“The evidence will show that the leaders of this conspiracy were very proud of what the battle of Charlottesville accomplished,” Dunn said, adding the defendants referred to the events of August 12 as a “huge success.”
Organizers of the Unite the Right rally had planned for a violent showdown from the start, the plaintiffs’ attorneys contend. Per the complaint, Kessler, the organizer, applied for the permit in May 2017, claiming the event would be a protest against the removal of the Lee statue, which the City Council had voted to remove. (Two Confederate statues that were the center of violence in 2017 were taken down in July 2021.)
Organizers chose Charlottesville so the debate and protest around the statues could serve as a catalyst for a race and religious war, the complaint reads. White supremacists, neo-Nazis and groups such as the Proud Boys and the Loyal White Knights of the Ku Klux Klan were in the city for events in May, June and July 2017.
While Kessler’s permit was for only August 12, the attendees began arriving August 11 and participated in the infamous torchlight march that resulted in counterprotesters being kicked, punched and spit on near the university’s Rotunda, the complaint reads. And the next day — the day Fields drove a car into the crowd — was more violent, with clashes all over the city.
Roberta Kaplan, another attorney for the plaintiffs, described what they had gone through, telling the jury, “No matter what they do and no matter how far away from Charlottesville they go, they continue to carry around the pain and trauma of Charlottesville.”
She alluded to a statement by Dunn earlier, telling the jury to remember “that the defense planned for violence, executed violence and then celebrated violence.”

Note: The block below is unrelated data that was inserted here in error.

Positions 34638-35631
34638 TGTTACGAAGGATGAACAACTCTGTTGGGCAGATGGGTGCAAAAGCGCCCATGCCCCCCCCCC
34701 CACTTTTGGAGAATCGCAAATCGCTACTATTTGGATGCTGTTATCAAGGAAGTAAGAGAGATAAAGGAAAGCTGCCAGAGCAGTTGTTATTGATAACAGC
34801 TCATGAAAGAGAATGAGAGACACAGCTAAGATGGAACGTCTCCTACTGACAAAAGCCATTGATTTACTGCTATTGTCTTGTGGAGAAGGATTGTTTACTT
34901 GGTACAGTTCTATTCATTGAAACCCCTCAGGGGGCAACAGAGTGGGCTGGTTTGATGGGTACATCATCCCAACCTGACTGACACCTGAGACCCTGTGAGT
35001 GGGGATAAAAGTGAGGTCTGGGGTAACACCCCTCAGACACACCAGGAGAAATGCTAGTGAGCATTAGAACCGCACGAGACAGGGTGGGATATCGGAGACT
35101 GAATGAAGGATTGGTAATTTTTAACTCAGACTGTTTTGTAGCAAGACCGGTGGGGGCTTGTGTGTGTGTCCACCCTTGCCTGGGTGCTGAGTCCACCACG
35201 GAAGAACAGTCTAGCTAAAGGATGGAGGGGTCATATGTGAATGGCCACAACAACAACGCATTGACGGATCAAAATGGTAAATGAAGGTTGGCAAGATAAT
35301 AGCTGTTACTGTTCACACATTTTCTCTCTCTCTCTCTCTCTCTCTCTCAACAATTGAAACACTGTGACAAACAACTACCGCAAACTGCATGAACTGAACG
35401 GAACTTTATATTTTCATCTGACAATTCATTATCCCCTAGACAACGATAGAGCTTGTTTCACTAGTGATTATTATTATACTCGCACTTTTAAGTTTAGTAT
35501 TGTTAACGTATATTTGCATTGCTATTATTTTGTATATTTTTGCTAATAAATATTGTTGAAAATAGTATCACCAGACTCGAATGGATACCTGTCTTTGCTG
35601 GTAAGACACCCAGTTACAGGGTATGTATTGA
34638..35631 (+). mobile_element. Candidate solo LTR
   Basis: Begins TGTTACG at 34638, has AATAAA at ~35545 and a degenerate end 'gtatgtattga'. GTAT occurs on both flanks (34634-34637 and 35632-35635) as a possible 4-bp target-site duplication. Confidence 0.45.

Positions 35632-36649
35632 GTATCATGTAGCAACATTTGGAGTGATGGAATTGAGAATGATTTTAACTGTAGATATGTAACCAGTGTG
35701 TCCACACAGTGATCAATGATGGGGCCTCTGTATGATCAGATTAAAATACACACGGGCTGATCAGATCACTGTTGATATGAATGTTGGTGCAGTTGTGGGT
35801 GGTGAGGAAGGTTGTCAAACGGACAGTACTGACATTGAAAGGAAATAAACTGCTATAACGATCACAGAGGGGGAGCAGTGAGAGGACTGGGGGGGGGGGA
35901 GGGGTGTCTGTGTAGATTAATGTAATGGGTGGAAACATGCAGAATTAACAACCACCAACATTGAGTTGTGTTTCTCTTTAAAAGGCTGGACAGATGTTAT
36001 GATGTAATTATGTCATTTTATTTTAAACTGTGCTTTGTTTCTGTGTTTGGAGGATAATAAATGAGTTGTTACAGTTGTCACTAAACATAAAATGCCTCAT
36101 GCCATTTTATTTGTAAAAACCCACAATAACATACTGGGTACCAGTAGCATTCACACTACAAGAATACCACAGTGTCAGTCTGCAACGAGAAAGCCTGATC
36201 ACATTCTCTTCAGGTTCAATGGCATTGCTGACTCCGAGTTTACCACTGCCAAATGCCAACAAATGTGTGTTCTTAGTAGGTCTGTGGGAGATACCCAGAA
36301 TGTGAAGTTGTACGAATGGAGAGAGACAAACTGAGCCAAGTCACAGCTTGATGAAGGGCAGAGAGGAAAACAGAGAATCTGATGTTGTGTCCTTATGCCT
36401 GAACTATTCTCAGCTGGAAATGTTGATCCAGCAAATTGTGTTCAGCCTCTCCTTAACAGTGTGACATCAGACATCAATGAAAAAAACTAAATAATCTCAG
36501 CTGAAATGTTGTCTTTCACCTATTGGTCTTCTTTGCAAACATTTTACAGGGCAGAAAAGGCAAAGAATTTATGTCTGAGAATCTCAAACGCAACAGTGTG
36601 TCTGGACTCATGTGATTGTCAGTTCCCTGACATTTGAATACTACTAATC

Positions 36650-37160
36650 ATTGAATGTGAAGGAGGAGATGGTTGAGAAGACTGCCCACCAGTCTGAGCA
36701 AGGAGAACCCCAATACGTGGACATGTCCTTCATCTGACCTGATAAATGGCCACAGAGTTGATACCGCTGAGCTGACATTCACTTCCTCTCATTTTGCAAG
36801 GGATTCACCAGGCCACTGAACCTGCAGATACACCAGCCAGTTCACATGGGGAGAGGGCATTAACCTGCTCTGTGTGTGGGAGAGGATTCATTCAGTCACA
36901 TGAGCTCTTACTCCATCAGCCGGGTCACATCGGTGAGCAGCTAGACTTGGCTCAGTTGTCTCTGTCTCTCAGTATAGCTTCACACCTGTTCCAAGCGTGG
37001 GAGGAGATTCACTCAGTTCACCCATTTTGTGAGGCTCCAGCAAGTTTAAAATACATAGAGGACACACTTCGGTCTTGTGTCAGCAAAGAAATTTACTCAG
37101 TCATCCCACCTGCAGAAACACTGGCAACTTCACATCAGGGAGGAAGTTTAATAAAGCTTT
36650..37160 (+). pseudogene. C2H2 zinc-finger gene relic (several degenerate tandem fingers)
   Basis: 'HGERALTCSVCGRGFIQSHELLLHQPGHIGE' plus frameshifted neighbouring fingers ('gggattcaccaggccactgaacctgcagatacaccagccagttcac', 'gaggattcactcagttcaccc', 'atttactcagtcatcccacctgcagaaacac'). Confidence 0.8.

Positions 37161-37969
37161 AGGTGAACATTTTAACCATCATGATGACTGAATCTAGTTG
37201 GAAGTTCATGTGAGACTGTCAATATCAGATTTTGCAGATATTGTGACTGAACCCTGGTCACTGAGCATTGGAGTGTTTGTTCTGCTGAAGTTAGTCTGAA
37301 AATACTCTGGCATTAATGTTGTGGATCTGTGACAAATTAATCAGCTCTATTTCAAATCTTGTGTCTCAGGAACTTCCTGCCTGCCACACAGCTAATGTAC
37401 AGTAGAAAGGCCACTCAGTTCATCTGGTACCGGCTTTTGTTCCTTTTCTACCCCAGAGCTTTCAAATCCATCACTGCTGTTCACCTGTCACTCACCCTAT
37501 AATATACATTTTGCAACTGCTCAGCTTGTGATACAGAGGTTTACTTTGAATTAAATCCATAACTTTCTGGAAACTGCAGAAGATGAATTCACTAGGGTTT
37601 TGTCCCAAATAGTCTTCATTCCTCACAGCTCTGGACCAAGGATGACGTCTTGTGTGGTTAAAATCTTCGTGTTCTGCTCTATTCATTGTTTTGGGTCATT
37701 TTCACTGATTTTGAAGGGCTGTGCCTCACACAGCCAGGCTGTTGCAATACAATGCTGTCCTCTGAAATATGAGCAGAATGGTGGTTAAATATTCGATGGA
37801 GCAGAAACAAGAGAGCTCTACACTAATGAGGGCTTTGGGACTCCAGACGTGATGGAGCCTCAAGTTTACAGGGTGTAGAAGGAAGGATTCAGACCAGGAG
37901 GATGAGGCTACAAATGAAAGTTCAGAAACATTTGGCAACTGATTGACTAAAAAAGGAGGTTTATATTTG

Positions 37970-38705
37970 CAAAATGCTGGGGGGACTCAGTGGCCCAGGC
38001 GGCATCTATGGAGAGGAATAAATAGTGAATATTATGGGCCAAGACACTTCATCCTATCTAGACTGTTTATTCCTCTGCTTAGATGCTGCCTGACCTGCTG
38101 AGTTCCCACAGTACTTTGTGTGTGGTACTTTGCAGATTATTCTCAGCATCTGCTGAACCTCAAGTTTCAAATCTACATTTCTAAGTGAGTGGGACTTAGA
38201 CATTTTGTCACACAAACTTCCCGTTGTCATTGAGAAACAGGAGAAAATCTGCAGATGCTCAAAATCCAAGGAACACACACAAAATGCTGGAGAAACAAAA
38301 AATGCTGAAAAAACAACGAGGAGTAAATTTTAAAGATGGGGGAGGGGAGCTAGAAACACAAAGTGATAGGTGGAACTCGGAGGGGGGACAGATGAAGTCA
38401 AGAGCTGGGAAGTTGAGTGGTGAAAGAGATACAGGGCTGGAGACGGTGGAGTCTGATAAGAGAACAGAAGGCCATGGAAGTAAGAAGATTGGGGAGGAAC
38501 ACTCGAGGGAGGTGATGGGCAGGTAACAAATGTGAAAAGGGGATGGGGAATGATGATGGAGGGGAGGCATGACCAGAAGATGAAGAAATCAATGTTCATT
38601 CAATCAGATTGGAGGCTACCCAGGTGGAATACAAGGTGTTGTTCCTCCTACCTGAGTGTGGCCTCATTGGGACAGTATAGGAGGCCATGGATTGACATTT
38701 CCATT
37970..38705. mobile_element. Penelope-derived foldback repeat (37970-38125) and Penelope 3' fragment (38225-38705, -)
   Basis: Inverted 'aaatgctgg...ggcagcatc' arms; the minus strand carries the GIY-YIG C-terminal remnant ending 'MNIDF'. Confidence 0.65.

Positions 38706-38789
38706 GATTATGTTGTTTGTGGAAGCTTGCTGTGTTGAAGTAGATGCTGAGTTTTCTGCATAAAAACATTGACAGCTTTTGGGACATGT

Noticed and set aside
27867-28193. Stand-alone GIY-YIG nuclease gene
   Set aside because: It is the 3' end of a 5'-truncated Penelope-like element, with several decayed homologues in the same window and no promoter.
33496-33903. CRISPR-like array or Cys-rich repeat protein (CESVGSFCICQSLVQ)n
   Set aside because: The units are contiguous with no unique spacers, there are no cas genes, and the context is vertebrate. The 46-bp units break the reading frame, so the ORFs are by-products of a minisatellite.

Defendants distance themselves from each other
Spencer and Cantwell are representing themselves. CNN has contacted attorneys representing other defendants. Elmer Woodard, an attorney for three of them, declined to comment.
In delivering an opening statement Thursday on his own behalf, Spencer acknowledged he has “certain regrets about being involved with the rally.”
“But we are now here four years after the event,” he added. “Emotions have subsided and we are in a position to revisit the matter, look on it with clear eyes and apply the law accurately and fairly.”
Spencer equated his hate speech to “tough talk,” saying there was no concerted plan to attack anyone as he tried to distance himself from the other defendants, including Kessler, whom he said was the central planner of the rally. Spencer only agreed to speak at the event, he said, after a permit was secured and that Kessler said the police promised to be there.
He did not deny that the plaintiffs were hurt, but claimed it was the “strategy of the police” that was “ultimately responsible” for their injuries and suffering. (An independent review previously found authorities were unprepared for the event and failed to protect the public).
In his own wide-ranging opening statement, Cantwell similarly argued that he played no role in organizing the rally, saying he didn’t know the other defendants.
“I didn’t conspire to do any racially motivated violence, and I didn’t conspire to do any of this other crap, either,” Cantwell said. If the jurors pay attention to the evidence, he said, “I’m going to win this thing, no contest.”
Cantwell wrote a letter to the court last month saying he and his associates applied for a permit “to hold a demonstration” in 2017. Though they were denied the permit, they sued and won the right to protest.
“We were threatened with violence by the Plaintiffs’ co-conspirators, as we had been countless times before. But we relied on the police to keep us separate, as we had countless times before, and were left with little choice but to defend ourselves when the promised protection failed to materialize,” Cantwell wrote, adding an “army of Jewish lawyers” was behind the lawsuit.
Spencer downplayed the violent protests in a 2018 motion to dismiss the case, writing, “Harsh and bold words, as well as scuffles, are simply a reality of political protests, which are, by their very nature, contentious and controversial.”
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CNN’s Elle Reeve contributed to this report.